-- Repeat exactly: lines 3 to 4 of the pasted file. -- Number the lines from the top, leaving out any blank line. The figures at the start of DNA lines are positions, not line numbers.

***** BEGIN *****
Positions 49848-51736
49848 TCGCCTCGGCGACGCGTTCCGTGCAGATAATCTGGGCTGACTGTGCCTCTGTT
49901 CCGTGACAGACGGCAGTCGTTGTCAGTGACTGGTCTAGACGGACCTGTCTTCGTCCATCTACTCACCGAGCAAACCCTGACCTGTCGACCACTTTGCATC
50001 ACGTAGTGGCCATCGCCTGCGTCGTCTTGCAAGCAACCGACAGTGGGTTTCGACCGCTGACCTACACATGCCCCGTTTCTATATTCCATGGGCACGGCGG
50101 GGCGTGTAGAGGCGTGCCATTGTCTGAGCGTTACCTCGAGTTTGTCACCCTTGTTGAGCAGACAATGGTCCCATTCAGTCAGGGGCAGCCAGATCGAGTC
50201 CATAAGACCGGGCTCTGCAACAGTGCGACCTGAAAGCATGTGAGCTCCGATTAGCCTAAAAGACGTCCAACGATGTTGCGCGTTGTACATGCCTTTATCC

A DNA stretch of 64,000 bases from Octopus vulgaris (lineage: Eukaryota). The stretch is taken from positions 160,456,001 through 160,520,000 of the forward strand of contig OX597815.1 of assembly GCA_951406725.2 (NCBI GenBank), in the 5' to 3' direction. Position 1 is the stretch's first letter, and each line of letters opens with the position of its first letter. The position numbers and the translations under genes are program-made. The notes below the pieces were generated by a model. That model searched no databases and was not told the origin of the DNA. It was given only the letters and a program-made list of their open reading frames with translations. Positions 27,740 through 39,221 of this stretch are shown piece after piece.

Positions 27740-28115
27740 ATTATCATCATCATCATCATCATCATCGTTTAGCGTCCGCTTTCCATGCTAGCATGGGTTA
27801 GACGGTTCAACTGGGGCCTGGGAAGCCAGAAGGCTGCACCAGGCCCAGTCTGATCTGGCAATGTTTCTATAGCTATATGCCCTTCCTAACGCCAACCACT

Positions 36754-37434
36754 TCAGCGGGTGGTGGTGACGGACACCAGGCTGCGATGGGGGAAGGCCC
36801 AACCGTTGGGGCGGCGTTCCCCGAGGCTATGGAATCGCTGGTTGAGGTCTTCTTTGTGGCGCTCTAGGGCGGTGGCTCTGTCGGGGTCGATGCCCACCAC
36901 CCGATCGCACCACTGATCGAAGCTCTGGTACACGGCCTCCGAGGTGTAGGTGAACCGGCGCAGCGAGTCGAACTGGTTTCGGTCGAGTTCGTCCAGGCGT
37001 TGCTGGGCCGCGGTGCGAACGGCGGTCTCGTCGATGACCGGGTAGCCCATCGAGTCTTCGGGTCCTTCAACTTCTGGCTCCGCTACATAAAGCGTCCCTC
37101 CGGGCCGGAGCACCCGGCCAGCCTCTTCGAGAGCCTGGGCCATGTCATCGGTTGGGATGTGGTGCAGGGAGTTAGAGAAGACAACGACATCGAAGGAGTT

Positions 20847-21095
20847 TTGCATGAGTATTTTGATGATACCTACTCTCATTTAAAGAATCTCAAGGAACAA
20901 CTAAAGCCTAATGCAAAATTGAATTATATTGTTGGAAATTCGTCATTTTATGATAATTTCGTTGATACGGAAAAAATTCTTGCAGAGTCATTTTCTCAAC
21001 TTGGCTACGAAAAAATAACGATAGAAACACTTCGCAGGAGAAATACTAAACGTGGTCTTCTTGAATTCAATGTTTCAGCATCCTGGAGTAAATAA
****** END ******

49901 CCGTGACAGACGGCAGTCGTTGTCAGTGACTGGTCTAGACGGACCTGTCTTCGTCCATCTACTCACCGAGCAAACCCTGACCTGTCGACCACTTTGCATC
50001 ACGTAGTGGCCATCGCCTGCGTCGTCTTGCAAGCAACCGACAGTGGGTTTCGACCGCTGACCTACACATGCCCCGTTTCTATATTCCATGGGCACGGCGG